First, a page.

Teach Them to Remember

I have to admit there are times when I just don’t think I can say “without talking” or “please get started immediately” one more time without screaming.

We all know the importance of giving clear prompts and directions to students. In fact, I believe the ability to give clear instructions is one of the most important skills for a teacher to have.

But I have to admit there are times when I just don’t think I can say “without talking” or “please get started immediately” one more time without screaming. Why can’t our students remember how to do simple things like getting ready leave, especially since we do it every single day?

They’ve totally learned the routine, which is: Goof around until the teacher tells us to stop and reminds us what to do.

And how many times have I given “the lecture” outside my door after lunch? “Welcome back from lunch. When you get in the room, please go straight to your seat and begin reading silently.” Don’t they know by now?

Well, they do. They’ve totally learned the routine, which is: Goof around until the teacher tells us to stop and reminds us what to do.

One way to avoid this trap is to teach students to do the routine without being reminded. If I am using an incentive, I make sure they understand they will only get the incentive if they do the routine without me having to tell them how. If they seem to be forgetting, I sometimes say, “I wonder who is going to get (incentive) by remembering what to do without being reminded?”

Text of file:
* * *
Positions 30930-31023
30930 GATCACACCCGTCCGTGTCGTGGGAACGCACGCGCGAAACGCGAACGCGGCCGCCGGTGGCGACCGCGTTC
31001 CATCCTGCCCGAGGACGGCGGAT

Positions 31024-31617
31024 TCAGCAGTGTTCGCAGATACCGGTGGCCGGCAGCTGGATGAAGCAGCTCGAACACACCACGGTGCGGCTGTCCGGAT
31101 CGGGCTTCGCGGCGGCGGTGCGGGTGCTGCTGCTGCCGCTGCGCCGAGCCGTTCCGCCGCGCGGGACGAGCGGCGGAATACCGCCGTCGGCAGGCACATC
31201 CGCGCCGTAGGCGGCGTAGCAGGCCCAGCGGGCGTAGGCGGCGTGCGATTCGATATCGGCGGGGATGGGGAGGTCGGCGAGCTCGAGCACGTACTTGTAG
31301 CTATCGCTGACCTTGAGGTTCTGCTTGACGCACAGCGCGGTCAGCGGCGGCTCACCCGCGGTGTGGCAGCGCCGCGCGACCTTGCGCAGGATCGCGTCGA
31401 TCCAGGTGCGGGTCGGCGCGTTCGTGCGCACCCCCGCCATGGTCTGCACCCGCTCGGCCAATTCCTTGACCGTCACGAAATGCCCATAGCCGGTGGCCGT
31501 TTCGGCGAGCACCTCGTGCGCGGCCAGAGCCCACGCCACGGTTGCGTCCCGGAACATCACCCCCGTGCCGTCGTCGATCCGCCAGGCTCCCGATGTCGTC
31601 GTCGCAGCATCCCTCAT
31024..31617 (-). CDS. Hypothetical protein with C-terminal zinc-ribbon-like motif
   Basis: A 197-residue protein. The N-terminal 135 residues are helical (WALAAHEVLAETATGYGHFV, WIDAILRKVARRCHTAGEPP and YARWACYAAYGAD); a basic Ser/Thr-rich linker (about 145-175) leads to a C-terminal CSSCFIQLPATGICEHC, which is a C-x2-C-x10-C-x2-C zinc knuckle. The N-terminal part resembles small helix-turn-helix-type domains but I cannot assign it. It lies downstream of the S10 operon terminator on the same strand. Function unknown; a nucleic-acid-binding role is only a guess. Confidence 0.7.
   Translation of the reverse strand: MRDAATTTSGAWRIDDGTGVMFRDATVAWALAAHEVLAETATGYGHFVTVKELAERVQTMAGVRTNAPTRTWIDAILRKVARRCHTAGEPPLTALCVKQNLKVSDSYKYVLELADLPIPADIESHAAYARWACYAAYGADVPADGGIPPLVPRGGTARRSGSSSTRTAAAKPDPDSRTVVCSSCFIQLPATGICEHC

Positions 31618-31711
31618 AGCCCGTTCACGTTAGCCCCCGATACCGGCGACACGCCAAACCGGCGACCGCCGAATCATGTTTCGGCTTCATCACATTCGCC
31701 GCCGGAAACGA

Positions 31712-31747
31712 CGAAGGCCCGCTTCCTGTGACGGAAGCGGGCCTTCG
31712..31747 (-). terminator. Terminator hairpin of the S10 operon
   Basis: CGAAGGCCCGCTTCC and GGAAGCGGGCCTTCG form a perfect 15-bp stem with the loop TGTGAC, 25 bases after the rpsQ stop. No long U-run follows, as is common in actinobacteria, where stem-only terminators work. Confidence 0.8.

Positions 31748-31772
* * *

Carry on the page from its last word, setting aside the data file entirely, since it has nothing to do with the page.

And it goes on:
If we expect our students to remember what to do, we also need to teach them how and when to remember it.

If we expect our students to remember what to do, we also need to teach them how and when to remember it. In other words, we need to teach them the trigger. We can’t expect students to do a routine without being reminded unless they know when to start.

In the lunch example, the students WERE following my routine. They were coming in and reading silently. It’s just that the trigger was me telling them to do it. After I trained them to remember it for themselves, the trigger was coming through the door after lunch.

They had been just as bored and frustrated hearing those phrases over and over as I had been saying them.

Side benefit: I actually had a few students thank me after I trained them to remember instead of waiting for me. They had been just as bored and frustrated hearing those phrases over and over as I had been saying them.

Have you successfully trained your students to be self-starters? How did you do it? I’d love to hear from you in the comments or in an email.

And now, as always, go create a great day for yourself and your students!

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Consistency or Flexibility?

As a student, one of the things I hated most was when a teacher would say one thing and then do something else.

In college I was incensed and outraged when one of my professors added an assignment that wasn’t on the syllabus. “She said our grade was going to be based on five papers and two tests,” I complained to my friends. “Now she adds in another assignment. It’s not fair!”